After eight months I am taking the opportunity to reflect on this life changing experience.
True, rupturing the Achilles is not a death sentence. But this was by far the darkest period of my life.
Once the cast was off I went home and rubbed the area. Dead skin cascaded off. Being the freak that I am I saved it all in a #10 envelope. Particularly found the larger flakes fascinating.
Pain in foot was finally tallied as a condition common to “elite athletes”. Ha! Something to do with calcium leaking out of foot bones due to inactivity. Turning point for me was after consultation with a second orthopedist who said foot was fine. Even with pain. Basically, suck it up and get over it. Prior to that I was in the nasty boot. Next day I said screw it and put running shoes on both feet. Very, very weird. But a welcoming weirdness.
Popped calcium pills and ate great fresh mozzarella cheese from local Italian deli. And one day the pain in foot magically disappeared. That was 4 months ago.
At that time I left the cold Northeast (February) and flew to southwest Florida. Tried my constitutional of 7 mile walk the first day. A bit much but finally put my daughter’s Christmas Fitbit gift to use. Walking on beach sand in sneakers was tough. The angle of the sand at water’s edge was wearying. I walked as much as I could. Everywhere.
Joined local YMCA where there is a large outdoor pool. Joined aquatic class for arthritis sufferers. Pool definitely helped. I could practice walking using the ball of my foot without putting entirety of my weight on it. Only drawback was realizing there were 35 older folks in the pool and not ONE left during the hour to pee. Note to self: keep head out of water at all times…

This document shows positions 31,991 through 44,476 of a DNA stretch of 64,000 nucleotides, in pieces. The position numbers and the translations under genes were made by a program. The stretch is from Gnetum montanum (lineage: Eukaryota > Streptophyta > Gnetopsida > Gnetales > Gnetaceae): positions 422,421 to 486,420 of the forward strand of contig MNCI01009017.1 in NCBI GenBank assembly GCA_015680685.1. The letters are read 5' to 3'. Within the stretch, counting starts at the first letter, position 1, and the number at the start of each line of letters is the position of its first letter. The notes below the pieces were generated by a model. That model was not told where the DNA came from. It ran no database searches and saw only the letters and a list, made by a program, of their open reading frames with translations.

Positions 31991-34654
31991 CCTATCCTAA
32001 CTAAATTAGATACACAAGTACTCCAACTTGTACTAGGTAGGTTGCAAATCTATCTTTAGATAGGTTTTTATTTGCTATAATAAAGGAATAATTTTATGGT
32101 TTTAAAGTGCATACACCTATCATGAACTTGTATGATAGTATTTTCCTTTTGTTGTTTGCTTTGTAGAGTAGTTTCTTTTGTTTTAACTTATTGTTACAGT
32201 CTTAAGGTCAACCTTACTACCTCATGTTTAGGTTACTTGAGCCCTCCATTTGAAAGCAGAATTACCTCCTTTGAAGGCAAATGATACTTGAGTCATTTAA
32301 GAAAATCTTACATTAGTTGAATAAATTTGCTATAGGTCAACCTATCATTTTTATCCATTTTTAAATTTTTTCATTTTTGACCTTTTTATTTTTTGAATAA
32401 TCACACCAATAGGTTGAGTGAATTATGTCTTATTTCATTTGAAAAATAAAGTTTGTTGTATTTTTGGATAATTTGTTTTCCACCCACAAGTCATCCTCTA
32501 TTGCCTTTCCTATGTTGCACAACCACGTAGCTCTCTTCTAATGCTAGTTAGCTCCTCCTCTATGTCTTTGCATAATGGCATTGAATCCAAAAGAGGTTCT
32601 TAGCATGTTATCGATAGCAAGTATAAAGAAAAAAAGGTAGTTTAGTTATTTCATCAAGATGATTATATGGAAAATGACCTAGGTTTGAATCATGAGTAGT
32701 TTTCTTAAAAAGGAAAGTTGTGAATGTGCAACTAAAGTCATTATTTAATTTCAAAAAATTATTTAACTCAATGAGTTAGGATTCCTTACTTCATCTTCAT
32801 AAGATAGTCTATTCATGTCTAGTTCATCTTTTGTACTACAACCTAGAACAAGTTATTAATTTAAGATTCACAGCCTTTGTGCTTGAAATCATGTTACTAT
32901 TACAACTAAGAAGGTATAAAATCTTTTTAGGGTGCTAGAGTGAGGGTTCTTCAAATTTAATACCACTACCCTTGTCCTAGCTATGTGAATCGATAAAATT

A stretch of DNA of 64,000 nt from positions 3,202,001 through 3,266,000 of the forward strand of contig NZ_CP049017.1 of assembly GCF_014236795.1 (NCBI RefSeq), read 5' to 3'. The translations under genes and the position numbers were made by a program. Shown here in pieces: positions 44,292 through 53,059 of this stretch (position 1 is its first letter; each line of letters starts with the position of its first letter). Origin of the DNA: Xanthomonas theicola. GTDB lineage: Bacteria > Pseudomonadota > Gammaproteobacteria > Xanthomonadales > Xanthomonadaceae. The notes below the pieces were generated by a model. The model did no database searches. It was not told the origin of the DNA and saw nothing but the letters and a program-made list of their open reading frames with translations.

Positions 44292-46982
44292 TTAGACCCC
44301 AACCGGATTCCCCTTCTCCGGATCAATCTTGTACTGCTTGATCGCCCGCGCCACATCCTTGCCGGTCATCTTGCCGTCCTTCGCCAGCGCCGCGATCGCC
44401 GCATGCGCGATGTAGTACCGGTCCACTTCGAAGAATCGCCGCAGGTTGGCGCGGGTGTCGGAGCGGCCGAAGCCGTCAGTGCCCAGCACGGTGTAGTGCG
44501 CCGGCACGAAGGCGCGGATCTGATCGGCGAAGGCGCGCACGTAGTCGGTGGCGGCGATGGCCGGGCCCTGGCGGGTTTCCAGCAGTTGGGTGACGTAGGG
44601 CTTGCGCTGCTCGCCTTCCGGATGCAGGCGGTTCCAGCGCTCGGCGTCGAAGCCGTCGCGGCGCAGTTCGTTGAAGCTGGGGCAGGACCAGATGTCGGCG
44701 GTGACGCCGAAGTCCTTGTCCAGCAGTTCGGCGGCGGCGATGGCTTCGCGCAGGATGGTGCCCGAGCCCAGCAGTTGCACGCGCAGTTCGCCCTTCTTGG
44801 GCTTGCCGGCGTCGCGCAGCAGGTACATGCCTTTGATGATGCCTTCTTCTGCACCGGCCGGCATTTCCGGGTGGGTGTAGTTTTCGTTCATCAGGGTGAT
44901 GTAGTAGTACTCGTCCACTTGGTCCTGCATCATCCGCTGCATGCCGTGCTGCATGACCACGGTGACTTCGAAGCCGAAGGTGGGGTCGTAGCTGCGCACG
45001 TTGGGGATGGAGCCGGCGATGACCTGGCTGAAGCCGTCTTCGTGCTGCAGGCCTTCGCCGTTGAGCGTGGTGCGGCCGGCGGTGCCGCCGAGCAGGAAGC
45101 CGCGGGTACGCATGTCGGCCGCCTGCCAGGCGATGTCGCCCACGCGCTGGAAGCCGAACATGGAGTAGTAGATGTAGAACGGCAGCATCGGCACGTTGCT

Major mistake was made at Y. My mantra while exercising has been “don’t get hurt”. (Too bad the Achilles didn’t listen.)I used the weight machines with less weights than before the rupture. Went to the squat machine and set it for 60#. Into my third set of ten my left knee/quad didn’t feel good. Got home and that night the pain started. It was the same side as Achilles rupture and I had no idea just how friggin’ weak that leg was. Strained the knee. Lasted about a month. Getting up and about, driving, sitting at restaurants were all challenges. I did perfect a great grimace though.
After I strained the knee I continued to use the Y for treadmill and weight machines, other than leg. I happened to stroll by my infernal nemesis, the squat machine, while an older woman was using it. To my chagrin she was using 80#.How the Mighty have fallen indeed.
All that was back in February/March and it is now the beginning of July. Have not jogged yet. Can bike fine for 15-20 miles without issues. Have given up the notion of playing tennis again. When I visited my primary care doc for check up he mentioned that when my ruptured tendon was ultrasounded the tech did the good one as a comparison. And that one was not in great shape. I do NOT want to go through this again.
To you Achilles newbies, yes, it’s a dark, dark period. It’s not a death sentence, not a fatal illness though. Go slow. Listen to your body. Small steps/increments rule the day.